Carmarthen by-election, 1924

From Wikipedia, the free encyclopedia
Jump to: navigation, search

The Carmarthen by-election, 1924 was a parliamentary by-election for the British House of Commons constituency of Carmarthen in West Wales held on 14 August 1924.

Vacancy[edit]

The by-election was caused by the resignation of the sitting Liberal MP, Sir Ellis Ellis-Griffith. Ellis-Griffith was 64 years old and had first been elected an MP in 1895. Soon after being elected for Carmarthen at the 1923 general election he made it known to his local party that he would not be standing again at the next election.[1] He had been in public life a long time and was one Liberal who had not supported the decision of the party to allow the minority Labour government to take office in January 1924.[2] According to one source, local Liberal opinion in July 1924 favoured an immediate appeal to the electorate[3] and Ellis-Griffith resigned from Parliament using the traditional device of applying for the Chiltern Hundreds at the end of that month.[4]

Candidates[edit]

  • The Liberals selected Alfred Mond.[1] Mond was an industrialist and financier of Jewish descent who would later become most well known for being the man behind the formation of ICI. Mond was aged 56 at this time and had been Liberal MP for a number of other constituencies, most recently for Swansea West.[5]
  • The Conservatives chose Sir Arthur Stephens,[6] a Welsh speaker and employer of labour in the constituency[7] who had been the Tory candidate at the last general election.
  • Labour selected the Reverend E T Owen.[6]

Campaign[edit]

The main local issue in the by-election was the importance of agriculture, given the largely rural nature of the constituency.[7] However an interesting question was how far would the fact that Sir Arthur Stephens and the Reverend Owen were both Welsh speakers, whereas Mond was not, affect the attitude of the electors and how far, if at all, this matter would resonate with Welsh national feeling in the area.[8][9] On UK wide issues, the main battleground was the fight between socialist and anti-socialist feeling. Mond took up the anti-socialist crusade with vigour and had Lloyd George come to Carmarthen to support him on this, against the background of the record and statements of the Labour government and Labour ministers.[10]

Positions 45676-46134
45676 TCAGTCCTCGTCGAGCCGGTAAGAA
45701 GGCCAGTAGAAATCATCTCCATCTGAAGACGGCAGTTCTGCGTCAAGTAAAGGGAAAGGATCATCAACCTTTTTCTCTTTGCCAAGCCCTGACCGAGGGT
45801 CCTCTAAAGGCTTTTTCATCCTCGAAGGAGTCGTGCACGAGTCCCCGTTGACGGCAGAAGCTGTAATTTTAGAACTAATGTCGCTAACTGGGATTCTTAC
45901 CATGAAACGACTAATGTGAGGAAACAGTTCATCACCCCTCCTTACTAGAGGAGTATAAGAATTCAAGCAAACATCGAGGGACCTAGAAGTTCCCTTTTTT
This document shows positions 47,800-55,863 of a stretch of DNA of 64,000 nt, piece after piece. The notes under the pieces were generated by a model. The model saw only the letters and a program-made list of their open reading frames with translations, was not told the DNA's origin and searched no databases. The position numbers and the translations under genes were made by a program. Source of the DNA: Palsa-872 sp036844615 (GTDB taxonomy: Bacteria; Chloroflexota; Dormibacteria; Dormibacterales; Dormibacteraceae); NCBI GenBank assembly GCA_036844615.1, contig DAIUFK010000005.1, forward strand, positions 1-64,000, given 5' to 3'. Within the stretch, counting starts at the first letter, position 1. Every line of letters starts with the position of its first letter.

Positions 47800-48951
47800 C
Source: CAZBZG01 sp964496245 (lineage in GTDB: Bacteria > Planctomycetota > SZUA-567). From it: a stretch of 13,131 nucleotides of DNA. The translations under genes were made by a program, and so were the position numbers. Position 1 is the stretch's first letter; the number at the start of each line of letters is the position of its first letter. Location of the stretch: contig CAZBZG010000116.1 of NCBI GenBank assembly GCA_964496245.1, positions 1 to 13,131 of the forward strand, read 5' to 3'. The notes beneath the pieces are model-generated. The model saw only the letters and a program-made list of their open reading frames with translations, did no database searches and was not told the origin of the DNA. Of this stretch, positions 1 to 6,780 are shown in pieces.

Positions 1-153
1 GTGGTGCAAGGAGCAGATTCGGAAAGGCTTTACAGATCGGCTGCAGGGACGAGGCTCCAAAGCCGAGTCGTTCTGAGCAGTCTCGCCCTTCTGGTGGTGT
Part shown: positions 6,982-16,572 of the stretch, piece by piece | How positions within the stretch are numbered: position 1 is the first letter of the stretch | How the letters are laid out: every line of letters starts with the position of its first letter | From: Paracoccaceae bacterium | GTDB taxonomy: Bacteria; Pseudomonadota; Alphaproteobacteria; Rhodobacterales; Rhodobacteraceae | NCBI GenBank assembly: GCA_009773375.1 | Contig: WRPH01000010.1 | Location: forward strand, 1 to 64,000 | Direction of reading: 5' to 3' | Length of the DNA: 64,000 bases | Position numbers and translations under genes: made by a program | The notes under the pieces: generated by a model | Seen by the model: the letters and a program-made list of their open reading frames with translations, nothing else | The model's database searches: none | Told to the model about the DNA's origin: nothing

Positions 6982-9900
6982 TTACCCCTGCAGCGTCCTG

Result[edit]

The result was a hold for the Liberal Party with Mond obtaining a slightly increased majority of 4,409 votes, although their share of the poll was marginally reduced. This time it was Labour that secured second place, with Stephens coming third.[11]

Alfred Mond
Carmarthen by-election, 1924:[11]

Electorate

Party Candidate Votes % ±%
Liberal Rt Hon. Alfred Mond 12, 760 44.0
Labour Rev Edward Teilo Owen 8,351 28.8
Conservative Sir Arthur Stephens 7,896 27.2
Majority 4,409 15.2
Turnout 78.9
Liberal hold Swing

This must have been a disappointment to the Tories who were said to have fought the election hard. Labour could probably take the most comfort from the result, given the difficult time the minority Labour government was experiencing at Westminster.[12]

Aftermath[edit]

At the next general election Owen faced a straight fight with Mond, the Conservatives having fled the field ceding to Mond (later to defect to the Conservatives) the anti-socialist banner.[11]

References[edit]

  1. ^ a b The Times, 30 June 1924 p16
  2. ^ House of Commons Debates, 160, 621 (21 January 1924) http://hansard.millbanksystems.com/commons/1924/jan/21/debate-on-the-address#S5CV0169P0_19240121_HOC_294
  3. ^ The Times, 19 July 1924 p12
  4. ^ The Times, 25 July 1924 p7
  5. ^ Who was Who, OUP online 2007
  6. ^ a b The Times, 17 July 1924 p14
  7. ^ a b The Times, 4 August 1924 p10
  8. ^ The Times, 7 August 1924 p9
  9. ^ The Times, 11 August 1924 p7
  10. ^ The Times, 9 August 1924 p12
  11. ^ a b c F W S Craig, British Parliamentary Election Results 1918-1949; Political Reference Publications, Glasgow 1949, p551
  12. ^ Cook and Ramsden, By-elections in British politics; UCL Press, 1997 p56

See also[edit]